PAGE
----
Gregory Lawton, MD, Pediatrics, General, 09:24AM Dec 19, 2011
Recently, the New York Times chronicled the life and death of hockey's premier enforcer, Derek Boogaard, who died at the age of 28 in April from an overdose of pain killers. His brain, subjected to hundreds of bare-knuckle fights over from the age of fourteen years, demonstrated pronounced evidence of chronic traumatic encephalopathy (CTE).
I was dumbfounded at how matter of fact, even nonchalant, his parents were, as they described their late son's career, and their acceptance of his job, to deliver (and receive) physical punishment. His father was more concerned about the toll of fighting on his hands.
Last month, a new study detailed the potential destructive effects on the brain's white matter resulting from the frequent heading of soccer balls.
According to the study, adults who actively played soccer and acknowledged heading the ball more than 1,100 times in the previous twelve months had radiological and cognitive evidence of a decline.
While the study was on adults, it raises more than a few questions concerning the effects of heading on the developing brains of children and adolescents.
Finally, a December National Geographic piece visually quantifies the 537 head shots a college football player sustained during a single season.
Two hits resulted in concussions, and interestingly enough, the hits that resulted in concussions were not the hardest of the bunch.
This adds to the complexity of concussions and their prevention, with the notion of rotational as well as direct forces.
What to do? We are parents, coaches, as well as pediatricians. We go to hockey and football games and pay good money for the tickets. Some measures are within our reach but are quixotic in nature. Others are hopelessly naïve.
Let's start small. As parents, just say no to some things. My father forbade me to play football (so I became a baseball catcher instead). Ditto for my son. Is this a bit inconsistent, trading a blitzing linebacker's helmet for a foul ball off the facemask? Probably, but I would like to think that neither myself nor my parents were as "bewildered" by their son's activities as Derek Boogaard's parents.
Life and sports are both associated with risks.
The only risk-free option is not to play.
To choose one sport over another is to exercise our judgment and choose one set of risks over another.
As coaches, we have the opportunity to combine personal interest and professional knowledge as it relates to developing athletes.
A growing consensus seems to be developing that heading should be discouraged in players under the age of twelve.
For older players, teaching chest trapping (especially on punts) may make for better ball control as well as fewer concussions.
Keeping an eye out for concussive symptoms such as headaches, dizziness, or nausea in our players should decrease the incidence of second concussion syndrome, regardless of the sport.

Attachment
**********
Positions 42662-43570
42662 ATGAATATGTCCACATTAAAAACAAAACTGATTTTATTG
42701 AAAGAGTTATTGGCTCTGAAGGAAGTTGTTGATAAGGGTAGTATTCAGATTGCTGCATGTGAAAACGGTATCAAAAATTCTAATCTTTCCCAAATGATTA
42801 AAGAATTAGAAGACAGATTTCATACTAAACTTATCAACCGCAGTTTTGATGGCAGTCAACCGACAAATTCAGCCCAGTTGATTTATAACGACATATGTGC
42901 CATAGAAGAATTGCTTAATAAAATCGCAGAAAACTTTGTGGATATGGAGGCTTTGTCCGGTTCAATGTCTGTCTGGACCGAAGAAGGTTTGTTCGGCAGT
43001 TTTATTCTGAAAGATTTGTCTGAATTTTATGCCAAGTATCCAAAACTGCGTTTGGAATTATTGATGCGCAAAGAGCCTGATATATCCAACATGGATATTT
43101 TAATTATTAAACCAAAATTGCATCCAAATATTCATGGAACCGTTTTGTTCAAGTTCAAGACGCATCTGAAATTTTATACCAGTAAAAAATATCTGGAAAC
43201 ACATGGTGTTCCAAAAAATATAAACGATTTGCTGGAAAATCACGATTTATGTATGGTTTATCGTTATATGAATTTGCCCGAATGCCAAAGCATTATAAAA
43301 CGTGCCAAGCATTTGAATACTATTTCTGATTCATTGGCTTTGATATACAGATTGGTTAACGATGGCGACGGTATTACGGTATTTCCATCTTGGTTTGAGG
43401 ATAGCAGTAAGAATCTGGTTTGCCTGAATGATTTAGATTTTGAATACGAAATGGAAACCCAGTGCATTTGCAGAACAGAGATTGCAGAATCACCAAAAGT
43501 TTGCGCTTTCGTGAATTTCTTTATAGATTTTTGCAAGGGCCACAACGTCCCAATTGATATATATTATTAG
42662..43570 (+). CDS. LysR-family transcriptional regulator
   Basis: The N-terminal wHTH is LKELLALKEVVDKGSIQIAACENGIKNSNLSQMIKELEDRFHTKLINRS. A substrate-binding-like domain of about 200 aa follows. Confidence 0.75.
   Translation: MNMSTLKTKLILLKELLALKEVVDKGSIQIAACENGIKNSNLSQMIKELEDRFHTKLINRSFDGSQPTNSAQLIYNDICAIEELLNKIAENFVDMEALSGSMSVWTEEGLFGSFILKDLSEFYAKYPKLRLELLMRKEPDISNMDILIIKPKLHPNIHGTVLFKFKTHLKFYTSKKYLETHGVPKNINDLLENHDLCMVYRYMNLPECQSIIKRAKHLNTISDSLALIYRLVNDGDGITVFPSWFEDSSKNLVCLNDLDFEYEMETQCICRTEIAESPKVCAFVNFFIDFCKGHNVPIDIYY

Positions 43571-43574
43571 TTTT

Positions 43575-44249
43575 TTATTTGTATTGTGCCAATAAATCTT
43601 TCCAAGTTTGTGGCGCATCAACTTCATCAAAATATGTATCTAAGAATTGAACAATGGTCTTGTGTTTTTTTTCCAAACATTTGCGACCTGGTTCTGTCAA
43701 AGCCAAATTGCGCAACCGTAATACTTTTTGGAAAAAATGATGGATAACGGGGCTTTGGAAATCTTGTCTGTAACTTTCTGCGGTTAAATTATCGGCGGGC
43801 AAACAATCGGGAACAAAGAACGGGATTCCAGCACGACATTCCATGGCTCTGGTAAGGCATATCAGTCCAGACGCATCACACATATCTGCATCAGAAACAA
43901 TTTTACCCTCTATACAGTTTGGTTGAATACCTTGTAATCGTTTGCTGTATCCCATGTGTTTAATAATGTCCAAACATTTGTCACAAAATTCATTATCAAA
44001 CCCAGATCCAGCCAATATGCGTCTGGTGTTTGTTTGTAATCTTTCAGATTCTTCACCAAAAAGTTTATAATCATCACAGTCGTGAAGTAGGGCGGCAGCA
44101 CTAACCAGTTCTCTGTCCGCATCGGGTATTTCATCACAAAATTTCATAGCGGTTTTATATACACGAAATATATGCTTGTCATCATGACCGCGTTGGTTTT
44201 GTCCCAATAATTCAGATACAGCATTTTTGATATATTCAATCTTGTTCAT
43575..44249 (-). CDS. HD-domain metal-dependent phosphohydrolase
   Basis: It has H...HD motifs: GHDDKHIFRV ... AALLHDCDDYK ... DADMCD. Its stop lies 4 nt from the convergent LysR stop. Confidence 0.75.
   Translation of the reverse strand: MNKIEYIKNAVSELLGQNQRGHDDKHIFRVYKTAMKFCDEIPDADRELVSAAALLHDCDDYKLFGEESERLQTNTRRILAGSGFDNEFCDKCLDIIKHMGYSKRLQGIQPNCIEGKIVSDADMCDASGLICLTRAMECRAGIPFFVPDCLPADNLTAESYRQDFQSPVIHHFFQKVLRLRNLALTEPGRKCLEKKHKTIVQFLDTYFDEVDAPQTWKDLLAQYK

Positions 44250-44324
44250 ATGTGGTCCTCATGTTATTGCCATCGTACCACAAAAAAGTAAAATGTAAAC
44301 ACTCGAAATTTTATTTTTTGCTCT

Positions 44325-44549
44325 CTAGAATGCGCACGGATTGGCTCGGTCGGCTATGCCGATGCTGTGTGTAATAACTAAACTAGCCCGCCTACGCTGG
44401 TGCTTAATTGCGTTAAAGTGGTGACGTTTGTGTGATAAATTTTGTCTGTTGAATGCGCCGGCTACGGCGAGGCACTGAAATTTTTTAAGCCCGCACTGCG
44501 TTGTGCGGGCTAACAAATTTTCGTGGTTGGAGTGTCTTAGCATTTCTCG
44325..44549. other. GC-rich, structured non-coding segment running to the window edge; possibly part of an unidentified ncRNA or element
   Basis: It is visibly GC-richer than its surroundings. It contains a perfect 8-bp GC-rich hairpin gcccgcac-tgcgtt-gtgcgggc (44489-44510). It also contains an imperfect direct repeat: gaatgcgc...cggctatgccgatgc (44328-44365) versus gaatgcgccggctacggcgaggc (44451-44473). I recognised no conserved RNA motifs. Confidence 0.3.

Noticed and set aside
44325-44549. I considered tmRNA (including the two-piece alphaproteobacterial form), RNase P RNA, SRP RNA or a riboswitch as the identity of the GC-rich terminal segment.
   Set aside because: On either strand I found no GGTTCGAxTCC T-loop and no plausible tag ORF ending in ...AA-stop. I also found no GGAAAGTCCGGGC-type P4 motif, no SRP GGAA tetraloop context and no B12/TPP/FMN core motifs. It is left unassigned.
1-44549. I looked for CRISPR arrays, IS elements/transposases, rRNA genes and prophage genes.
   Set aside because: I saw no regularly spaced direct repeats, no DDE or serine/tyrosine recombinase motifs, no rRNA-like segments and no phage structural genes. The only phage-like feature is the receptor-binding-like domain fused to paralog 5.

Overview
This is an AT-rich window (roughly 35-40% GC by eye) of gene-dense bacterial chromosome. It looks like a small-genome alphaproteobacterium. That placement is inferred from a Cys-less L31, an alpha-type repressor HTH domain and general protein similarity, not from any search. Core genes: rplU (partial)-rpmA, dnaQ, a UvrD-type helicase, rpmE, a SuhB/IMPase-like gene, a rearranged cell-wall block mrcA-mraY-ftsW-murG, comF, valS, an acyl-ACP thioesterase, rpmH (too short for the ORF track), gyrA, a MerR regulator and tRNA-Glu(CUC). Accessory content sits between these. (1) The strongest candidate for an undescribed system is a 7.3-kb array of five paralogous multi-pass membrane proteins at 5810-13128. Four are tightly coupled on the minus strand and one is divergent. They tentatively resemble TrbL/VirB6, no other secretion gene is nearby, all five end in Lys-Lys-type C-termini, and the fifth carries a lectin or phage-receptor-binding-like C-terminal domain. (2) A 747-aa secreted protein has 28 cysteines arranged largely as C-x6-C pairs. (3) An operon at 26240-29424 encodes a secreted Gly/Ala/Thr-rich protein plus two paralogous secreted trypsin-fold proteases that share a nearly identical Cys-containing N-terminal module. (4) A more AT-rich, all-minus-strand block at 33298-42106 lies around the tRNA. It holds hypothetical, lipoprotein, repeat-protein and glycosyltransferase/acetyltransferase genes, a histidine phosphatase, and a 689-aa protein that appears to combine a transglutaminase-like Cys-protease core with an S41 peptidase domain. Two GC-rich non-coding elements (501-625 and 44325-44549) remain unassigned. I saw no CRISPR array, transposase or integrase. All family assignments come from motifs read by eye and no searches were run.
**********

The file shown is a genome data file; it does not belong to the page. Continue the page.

As pediatricians, we need to continue to educate parents and players about the signs, symptoms, and CONSEQUENCES of concussions.
We need to impress upon them that no practice, scrimmage, game, or playoff, is worth the risk of a second concussion.
How many kids in our practices have gone on to professional football, lacrosse, or hockey careers? Compare that to the number of future teachers, business owners, or managers we see. The reality is that the vast majority of our patients will make their future mortgage payments not with their athletic prowess, but with their more prosaic communication, organization, decision-making skills.
Brain cells are our patients' most precious collateral. We must emphasize this fact with regard to concussions as strenuously as we do with drug and alcohol counseling.
Finally, what are we to make of our football season tickets or our interest in a Flyers-Rangers game? Both sports are physical, often violent. Both are also punctuated with moments, indeed entire sequences that are mesmerizing for their grace, speed, and superb athleticism. What is closer to the essence of each sport, the violence or the elegance? Perhaps we should aspire to cheer that which is closer to the essence.
Chris Nowinski, of the Center for the Study of Tramatic Encephalopathy at Boston University Medical School, is a former Harvard football player (as well as professional wrestler). He has suffered post-concussion syndrome. He still loves his Bruins; however, he tends to remain seated during the fights.
Enforcers in hockey, football players who lead with their helmets and soccer players who take the hard shots out of the air with their heads are doing one thing, according to Nowinski. "They are trading money for brain cells."
We don't see professional athletes in our offices. We see student athletes.
Let's asked them to be smart, to play tough, but to play fair.
Concussions will happen, but we need to be proactive in both prevention and treatment. When we counsel about second concussions, we need to modify the Nowinski's quote.
Don't trade brain cells for glory.
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